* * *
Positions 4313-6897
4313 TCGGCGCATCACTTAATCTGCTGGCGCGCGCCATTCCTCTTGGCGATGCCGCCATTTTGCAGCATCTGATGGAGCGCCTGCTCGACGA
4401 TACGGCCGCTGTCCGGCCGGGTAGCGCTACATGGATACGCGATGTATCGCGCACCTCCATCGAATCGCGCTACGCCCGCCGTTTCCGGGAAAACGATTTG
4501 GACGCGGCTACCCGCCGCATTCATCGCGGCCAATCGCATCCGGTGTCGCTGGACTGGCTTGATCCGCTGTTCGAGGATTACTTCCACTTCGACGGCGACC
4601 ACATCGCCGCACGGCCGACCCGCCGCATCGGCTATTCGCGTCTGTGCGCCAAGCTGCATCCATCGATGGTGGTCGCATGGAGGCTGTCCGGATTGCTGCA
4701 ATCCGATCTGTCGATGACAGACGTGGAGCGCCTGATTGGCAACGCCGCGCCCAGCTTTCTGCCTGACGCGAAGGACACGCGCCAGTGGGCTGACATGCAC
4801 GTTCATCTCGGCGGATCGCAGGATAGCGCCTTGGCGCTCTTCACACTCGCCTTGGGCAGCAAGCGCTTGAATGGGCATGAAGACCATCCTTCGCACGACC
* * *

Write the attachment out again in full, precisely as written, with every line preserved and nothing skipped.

Positions 4313-6897
4313 TCGGCGCATCACTTAATCTGCTGGCGCGCGCCATTCCTCTTGGCGATGCCGCCATTTTGCAGCATCTGATGGAGCGCCTGCTCGACGA
4401 TACGGCCGCTGTCCGGCCGGGTAGCGCTACATGGATACGCGATGTATCGCGCACCTCCATCGAATCGCGCTACGCCCGCCGTTTCCGGGAAAACGATTTG
4501 GACGCGGCTACCCGCCGCATTCATCGCGGCCAATCGCATCCGGTGTCGCTGGACTGGCTTGATCCGCTGTTCGAGGATTACTTCCACTTCGACGGCGACC
4601 ACATCGCCGCACGGCCGACCCGCCGCATCGGCTATTCGCGTCTGTGCGCCAAGCTGCATCCATCGATGGTGGTCGCATGGAGGCTGTCCGGATTGCTGCA
4701 ATCCGATCTGTCGATGACAGACGTGGAGCGCCTGATTGGCAACGCCGCGCCCAGCTTTCTGCCTGACGCGAAGGACACGCGCCAGTGGGCTGACATGCAC
4801 GTTCATCTCGGCGGATCGCAGGATAGCGCCTTGGCGCTCTTCACACTCGCCTTGGGCAGCAAGCGCTTGAATGGGCATGAAGACCATCCTTCGCACGACC